More problems for Boeing's 787 Dreamliner

Wednesday, January 9, 2013 - 9:38am

NEW YORK (CNNMoney) -- The mechanical problems continued Wednesday for Boeing's new 787 Dreamliner, an aircraft seen as a key part of the company's future.

In the third incident so far this week, an All Nippon Airways flight in Japan was canceled after the crew discovered an error message related to the 787 Dreamliner's braking system.

On Tuesday, a Japan Airlines 787 flight was canceled in Boston after a fuel leak was discovered as the plane was preparing for departure.

On Monday, a fire broke out on an empty Japan Airlines 787 on the ground in Boston. The fire was traced to batteries used to trigger the auxiliary power unit, which provides electricity while the plane is on the ground. The National Transportation Safety Board is investigating the incident.

The first two incidents helped hammer Boeing's stock price, which ended at $74.13 Tuesday, down 4.6% from the close of trading Friday. But after declining early Wednesday, Boeing shares were slightly higher in premarket trading.

Boeing's 787 Dreamliner is the first commerical jet to be made from light-weight composite material that includes carbon fibers. The Dreamliner made its debut in October 2011 with its first commercial flight, three years behind schedule.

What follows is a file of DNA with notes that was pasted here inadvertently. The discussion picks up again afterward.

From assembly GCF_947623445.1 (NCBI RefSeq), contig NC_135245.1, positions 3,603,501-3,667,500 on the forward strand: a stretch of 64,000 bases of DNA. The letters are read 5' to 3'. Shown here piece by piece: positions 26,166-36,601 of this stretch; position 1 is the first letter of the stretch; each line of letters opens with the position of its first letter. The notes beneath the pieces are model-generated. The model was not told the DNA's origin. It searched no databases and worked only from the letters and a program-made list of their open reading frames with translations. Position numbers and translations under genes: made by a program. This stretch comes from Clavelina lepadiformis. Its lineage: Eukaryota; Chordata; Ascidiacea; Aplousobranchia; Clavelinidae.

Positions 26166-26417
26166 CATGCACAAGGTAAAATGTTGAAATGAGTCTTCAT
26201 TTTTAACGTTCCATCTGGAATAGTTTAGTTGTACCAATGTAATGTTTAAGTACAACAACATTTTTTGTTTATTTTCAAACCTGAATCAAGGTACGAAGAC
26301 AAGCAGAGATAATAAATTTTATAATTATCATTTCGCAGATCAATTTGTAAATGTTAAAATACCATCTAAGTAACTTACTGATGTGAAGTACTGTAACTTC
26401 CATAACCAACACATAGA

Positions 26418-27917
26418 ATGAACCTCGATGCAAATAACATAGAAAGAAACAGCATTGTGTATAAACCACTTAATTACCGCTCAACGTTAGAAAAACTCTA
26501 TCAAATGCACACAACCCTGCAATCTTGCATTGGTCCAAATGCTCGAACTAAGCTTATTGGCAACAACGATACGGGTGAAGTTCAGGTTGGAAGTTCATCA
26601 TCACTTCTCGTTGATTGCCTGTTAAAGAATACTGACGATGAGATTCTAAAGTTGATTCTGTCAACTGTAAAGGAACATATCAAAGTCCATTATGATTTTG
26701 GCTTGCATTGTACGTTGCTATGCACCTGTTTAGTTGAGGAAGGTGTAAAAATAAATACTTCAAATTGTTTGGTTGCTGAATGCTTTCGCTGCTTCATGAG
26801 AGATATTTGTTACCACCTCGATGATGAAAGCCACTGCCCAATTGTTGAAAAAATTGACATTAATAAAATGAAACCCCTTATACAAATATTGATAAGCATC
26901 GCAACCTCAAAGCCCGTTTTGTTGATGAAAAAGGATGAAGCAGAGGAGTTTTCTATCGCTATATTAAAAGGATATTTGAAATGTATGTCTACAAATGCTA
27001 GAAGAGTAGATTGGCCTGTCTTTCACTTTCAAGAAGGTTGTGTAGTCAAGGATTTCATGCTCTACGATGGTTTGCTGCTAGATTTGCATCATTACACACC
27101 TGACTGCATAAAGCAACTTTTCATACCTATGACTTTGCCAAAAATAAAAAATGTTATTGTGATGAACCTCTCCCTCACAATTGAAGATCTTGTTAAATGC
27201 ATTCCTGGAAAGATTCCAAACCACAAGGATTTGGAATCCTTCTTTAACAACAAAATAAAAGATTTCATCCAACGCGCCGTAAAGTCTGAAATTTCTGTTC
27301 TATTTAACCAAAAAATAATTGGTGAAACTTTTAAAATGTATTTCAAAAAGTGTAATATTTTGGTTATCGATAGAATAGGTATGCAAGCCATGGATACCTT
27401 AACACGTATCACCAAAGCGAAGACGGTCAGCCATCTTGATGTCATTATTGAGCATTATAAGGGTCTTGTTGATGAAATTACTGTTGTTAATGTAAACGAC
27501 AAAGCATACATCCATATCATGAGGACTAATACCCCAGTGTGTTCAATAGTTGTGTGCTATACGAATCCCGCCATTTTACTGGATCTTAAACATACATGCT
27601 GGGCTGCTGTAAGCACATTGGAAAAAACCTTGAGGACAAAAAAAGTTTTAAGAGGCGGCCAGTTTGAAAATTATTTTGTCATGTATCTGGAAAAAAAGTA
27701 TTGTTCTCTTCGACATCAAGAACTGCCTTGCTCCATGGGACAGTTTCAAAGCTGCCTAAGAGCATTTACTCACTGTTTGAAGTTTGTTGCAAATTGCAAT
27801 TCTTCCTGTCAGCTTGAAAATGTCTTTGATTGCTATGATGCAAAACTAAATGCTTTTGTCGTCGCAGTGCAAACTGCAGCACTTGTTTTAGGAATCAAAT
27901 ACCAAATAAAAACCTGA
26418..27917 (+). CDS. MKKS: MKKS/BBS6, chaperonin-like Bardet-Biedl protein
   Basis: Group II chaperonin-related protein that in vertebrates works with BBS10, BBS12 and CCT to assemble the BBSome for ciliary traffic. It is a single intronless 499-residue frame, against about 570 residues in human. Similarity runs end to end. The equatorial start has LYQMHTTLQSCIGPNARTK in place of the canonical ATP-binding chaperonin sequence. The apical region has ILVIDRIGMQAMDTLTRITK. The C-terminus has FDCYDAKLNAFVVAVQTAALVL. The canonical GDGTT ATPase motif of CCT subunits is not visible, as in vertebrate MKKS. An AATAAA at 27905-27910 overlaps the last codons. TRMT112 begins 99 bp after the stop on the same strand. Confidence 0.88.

Boeing has delivered 49 Dreamliners so far, with about 800 still on order.

There were also three incidents last year, two of them involving engine failures during ground tests. The most recent 2011 incident happened in December, when pilots for United Airlines, a carrier owned by United Continental Holdings, managed to safely divert a Dreamliner to New Orleans after experiencing mechanical problems.

The Dreamliner had experienced a mechanical problem during a test flight in 2010 from Yuma, Ariz., to Laredo, Texas. A fire caused the airplane to lose electrical power, but the pilots managed to land it safely using backup systems. The 42 people on board evacuated via emergency slides.

- James O'Toole of CNNMoney, Yoko Wakatsuki of CNN and CNN Wires staff contributed to this story.

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